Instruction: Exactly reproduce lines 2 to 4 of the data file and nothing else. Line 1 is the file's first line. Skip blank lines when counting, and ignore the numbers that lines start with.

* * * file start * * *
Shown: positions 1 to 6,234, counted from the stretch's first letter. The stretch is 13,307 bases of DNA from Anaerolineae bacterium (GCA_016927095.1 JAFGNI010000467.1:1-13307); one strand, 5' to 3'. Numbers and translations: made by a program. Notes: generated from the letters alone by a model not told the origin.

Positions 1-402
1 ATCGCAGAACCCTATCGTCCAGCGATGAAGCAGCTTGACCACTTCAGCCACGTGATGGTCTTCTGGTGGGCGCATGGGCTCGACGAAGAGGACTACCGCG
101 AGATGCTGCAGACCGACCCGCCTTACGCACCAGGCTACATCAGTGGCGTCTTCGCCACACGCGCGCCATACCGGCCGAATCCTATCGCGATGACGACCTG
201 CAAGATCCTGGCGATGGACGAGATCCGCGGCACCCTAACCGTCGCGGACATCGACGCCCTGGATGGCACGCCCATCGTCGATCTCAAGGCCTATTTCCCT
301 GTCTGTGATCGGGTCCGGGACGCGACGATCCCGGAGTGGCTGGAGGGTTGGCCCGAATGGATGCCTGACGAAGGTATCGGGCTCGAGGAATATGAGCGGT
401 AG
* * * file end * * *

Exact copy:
Positions 1-402
1 ATCGCAGAACCCTATCGTCCAGCGATGAAGCAGCTTGACCACTTCAGCCACGTGATGGTCTTCTGGTGGGCGCATGGGCTCGACGAAGAGGACTACCGCG
101 AGATGCTGCAGACCGACCCGCCTTACGCACCAGGCTACATCAGTGGCGTCTTCGCCACACGCGCGCCATACCGGCCGAATCCTATCGCGATGACGACCTG